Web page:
Matthew Schreiber Crossbow

This Exhibition Has Ended

Opened
February 5, 2016
Closed
August 28, 2016
Location
In the Picket Family Video Gallery

Matthew Schreiber’s immersive laser light installation Crossbow is named after a roller coaster in New Jersey. But that isn’t the artist’s only nod to popular culture. Reminiscent of optical devices found in novelty stores and 1970s sci-fi films, Schreiber’s environment reaches back to a not-so-distant past in which technology seemed to promise utopian visions of a brighter future.

While engaging this ambiguous area where science, religion, mysticism, New Age spirituality, and theoretical physics converge, Schreiber is also keenly aware of being part of an artistic tradition of light art that dates back to at least the beginning of the twentieth century. Artists like El Lissitzky, Naum Gabo, and László Moholy-Nagy of the constructivist and Bauhaus movements of the 1920s and ’30s experimented with light in sculptural and architectural works, while artists such as James Turrell and Robert Irwin of Southern California’s Light and Space movement of the ’60s explored it as a pure substance for investigations into perception itself. The Johnson’s own Cosmos installation by Leo Villareal is an excellent example of more recent light art that examines the concept of the spectacle and its relationship to our mediated contemporary existence.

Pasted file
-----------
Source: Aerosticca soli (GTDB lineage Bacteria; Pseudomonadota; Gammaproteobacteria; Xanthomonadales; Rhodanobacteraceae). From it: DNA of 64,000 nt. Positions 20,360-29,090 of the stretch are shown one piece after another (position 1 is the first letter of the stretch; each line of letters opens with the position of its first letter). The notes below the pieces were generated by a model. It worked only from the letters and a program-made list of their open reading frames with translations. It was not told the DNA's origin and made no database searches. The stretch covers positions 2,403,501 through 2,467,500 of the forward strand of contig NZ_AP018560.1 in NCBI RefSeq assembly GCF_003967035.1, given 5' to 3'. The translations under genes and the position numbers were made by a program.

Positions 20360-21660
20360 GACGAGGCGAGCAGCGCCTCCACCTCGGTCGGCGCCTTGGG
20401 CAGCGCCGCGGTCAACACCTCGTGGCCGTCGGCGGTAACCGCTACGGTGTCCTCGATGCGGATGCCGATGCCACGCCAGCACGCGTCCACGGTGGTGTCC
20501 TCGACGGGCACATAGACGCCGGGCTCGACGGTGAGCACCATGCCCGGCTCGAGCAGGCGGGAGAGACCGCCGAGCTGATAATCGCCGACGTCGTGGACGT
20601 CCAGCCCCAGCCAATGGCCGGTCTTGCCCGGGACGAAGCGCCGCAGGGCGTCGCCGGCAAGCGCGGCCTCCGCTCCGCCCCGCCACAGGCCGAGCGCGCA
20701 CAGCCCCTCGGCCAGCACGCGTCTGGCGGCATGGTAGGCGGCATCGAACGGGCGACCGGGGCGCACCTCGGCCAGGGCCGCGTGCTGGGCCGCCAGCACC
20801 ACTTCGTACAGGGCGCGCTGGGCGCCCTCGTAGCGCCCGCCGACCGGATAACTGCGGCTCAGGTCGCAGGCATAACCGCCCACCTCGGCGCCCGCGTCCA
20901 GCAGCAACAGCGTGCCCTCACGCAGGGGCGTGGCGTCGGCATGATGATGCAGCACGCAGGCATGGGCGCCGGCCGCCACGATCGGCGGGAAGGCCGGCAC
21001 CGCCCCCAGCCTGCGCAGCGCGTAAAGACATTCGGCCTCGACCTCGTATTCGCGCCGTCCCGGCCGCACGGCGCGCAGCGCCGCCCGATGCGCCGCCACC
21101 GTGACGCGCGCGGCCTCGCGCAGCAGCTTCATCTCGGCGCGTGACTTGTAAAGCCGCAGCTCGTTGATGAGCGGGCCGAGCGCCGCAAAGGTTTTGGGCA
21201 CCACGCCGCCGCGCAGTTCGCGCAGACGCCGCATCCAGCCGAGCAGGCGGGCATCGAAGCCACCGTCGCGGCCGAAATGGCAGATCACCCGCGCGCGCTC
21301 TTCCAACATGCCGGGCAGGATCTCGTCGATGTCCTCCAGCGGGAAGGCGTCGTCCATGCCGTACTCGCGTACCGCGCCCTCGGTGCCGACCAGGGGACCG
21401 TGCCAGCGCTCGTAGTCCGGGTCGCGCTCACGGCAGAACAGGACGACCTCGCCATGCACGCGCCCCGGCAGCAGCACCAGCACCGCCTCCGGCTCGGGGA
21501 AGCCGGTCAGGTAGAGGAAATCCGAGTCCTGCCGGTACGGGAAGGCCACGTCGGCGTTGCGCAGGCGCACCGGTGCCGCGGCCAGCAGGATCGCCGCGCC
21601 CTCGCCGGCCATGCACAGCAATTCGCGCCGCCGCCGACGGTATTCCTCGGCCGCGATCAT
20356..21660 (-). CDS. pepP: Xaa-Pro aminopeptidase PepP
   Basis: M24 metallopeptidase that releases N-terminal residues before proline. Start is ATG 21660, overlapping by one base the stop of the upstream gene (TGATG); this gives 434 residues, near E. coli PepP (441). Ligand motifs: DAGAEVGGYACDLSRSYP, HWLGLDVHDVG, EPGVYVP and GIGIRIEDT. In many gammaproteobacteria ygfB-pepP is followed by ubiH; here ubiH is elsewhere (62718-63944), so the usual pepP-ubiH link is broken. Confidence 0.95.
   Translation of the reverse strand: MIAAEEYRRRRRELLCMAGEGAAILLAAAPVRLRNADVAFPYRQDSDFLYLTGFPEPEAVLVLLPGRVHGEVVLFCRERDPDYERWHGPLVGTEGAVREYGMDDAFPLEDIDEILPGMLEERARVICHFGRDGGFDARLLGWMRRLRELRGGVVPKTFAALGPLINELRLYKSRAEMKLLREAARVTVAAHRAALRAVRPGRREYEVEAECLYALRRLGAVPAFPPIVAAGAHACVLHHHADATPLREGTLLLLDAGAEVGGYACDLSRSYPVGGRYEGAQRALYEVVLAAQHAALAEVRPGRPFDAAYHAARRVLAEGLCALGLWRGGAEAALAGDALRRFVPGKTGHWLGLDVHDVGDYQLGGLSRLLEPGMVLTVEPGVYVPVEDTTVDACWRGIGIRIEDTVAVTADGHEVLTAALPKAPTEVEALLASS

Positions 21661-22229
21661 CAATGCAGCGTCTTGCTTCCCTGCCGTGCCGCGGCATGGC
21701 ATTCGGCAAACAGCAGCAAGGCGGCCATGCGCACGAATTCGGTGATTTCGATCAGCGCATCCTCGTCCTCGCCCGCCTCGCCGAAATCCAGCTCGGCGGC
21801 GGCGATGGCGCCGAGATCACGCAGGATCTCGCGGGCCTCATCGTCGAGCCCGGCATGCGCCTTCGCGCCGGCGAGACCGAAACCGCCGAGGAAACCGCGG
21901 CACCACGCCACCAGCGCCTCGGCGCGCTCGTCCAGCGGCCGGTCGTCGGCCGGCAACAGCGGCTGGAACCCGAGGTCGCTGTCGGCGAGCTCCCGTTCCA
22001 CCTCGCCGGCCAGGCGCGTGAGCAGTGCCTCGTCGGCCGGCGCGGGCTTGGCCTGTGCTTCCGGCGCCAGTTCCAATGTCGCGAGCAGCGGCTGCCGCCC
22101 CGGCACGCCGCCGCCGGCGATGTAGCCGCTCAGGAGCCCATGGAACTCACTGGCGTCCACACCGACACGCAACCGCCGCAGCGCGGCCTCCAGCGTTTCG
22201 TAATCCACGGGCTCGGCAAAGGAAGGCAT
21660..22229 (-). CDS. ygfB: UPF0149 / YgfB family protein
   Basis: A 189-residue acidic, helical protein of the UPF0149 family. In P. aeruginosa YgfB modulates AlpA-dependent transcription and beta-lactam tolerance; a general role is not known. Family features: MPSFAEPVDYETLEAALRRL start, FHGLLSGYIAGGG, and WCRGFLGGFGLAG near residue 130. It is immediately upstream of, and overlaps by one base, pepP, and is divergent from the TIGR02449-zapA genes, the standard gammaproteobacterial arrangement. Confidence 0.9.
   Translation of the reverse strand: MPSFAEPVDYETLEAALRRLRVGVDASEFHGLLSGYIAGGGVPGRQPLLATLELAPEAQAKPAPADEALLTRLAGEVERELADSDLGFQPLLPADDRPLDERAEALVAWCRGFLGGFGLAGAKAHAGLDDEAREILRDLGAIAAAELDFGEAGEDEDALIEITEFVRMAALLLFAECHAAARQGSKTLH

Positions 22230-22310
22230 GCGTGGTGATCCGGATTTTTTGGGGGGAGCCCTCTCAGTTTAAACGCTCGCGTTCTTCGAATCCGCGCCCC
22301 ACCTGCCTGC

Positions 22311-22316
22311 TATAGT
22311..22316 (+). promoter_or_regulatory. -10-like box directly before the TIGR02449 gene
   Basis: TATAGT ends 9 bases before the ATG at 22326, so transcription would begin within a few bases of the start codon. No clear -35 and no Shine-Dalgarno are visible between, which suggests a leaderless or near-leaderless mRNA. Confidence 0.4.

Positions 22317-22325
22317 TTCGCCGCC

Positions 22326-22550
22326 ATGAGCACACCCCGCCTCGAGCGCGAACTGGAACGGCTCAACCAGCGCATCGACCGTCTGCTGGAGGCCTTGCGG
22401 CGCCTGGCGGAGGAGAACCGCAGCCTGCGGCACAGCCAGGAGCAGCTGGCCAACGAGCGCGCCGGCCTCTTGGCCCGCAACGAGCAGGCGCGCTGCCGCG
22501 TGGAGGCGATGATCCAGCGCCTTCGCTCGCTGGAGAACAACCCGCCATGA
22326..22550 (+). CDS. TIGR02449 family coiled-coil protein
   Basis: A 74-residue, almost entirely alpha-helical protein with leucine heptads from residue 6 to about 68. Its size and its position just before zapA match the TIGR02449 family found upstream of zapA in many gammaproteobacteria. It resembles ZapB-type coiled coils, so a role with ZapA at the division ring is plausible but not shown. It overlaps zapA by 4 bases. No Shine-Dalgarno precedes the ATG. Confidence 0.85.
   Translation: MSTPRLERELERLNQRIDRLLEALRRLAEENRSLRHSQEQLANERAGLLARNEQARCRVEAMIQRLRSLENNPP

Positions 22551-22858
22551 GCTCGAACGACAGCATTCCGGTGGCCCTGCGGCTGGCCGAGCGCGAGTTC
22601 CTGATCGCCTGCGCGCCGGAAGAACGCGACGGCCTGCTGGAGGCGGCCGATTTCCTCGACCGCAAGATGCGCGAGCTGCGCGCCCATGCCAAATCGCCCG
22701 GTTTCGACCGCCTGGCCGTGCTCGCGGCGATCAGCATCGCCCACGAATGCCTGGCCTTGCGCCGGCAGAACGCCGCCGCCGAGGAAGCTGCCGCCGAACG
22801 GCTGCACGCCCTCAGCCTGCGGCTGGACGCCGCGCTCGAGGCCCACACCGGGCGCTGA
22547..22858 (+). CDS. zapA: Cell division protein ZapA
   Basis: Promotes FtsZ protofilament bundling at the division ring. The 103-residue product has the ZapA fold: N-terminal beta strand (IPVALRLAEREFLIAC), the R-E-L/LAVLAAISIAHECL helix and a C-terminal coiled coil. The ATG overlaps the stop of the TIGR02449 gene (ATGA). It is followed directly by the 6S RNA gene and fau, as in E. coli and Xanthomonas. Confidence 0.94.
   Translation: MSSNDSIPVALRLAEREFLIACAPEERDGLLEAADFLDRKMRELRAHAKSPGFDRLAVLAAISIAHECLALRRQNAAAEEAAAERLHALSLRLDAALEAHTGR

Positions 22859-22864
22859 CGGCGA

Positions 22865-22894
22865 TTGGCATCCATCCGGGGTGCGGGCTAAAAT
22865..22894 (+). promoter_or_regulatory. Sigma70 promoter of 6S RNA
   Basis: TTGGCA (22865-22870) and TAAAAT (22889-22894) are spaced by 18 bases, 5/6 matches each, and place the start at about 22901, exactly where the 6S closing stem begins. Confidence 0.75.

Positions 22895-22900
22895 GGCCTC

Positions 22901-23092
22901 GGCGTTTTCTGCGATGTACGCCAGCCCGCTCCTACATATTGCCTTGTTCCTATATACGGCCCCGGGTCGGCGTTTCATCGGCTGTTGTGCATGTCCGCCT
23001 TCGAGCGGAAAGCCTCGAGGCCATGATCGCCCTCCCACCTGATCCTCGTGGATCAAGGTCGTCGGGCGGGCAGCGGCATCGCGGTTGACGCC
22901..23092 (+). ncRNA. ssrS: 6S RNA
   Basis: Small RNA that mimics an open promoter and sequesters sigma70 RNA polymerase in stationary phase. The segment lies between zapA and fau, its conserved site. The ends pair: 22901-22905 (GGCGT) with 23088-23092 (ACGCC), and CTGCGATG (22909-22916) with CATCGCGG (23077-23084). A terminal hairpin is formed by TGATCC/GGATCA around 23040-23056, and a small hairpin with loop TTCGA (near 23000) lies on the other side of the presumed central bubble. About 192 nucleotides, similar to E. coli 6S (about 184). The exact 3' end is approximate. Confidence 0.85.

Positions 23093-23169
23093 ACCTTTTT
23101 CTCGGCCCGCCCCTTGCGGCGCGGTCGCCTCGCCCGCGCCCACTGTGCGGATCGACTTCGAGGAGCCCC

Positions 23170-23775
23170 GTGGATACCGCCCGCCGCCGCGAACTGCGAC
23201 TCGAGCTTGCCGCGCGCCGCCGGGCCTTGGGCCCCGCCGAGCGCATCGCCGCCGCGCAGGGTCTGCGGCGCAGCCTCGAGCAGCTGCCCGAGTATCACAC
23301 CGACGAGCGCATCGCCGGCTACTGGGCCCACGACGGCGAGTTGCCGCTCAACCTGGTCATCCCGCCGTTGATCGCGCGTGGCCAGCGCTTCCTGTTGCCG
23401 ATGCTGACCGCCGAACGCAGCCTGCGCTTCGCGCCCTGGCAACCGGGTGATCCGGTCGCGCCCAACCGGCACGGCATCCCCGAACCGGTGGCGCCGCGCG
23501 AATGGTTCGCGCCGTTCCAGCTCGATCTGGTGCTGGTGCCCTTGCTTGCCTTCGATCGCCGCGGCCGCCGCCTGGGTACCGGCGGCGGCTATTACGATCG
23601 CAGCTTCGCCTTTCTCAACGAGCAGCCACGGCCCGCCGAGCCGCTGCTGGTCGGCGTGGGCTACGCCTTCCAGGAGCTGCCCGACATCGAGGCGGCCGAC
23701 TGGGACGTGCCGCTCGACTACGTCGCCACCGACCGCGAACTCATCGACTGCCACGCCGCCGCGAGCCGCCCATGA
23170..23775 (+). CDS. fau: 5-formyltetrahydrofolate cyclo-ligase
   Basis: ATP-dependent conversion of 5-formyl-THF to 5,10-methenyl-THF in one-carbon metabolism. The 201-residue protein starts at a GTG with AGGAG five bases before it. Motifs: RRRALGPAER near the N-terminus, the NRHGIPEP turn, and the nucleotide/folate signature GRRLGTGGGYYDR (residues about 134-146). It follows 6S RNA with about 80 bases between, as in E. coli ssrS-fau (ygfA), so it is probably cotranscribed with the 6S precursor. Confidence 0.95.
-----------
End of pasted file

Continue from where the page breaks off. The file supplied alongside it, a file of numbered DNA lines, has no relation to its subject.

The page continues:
Also on view are three holograms by Schreiber that expand on the mystical, fun house–aspects of his work. The three objects depicted are the sort of items that would have been used to signal the presence of ghosts or spirits during séances, still practiced at such spiritualist communities as Lily Dale, about an hour outside of Buffalo. Incorporated in 1879, Lily Dale hosts over twenty-thousand visitors annually who come for workshops and private appointments with mediums. 

Through the simple presentation and manipulation of light, Schreiber’s work might just make time and place seem temporarily suspended and everyday reality left behind for a while, reminding us of a fundamental aspect of art.

Andrea Inselmann
Curator of Modern and Contemporary Art & Photography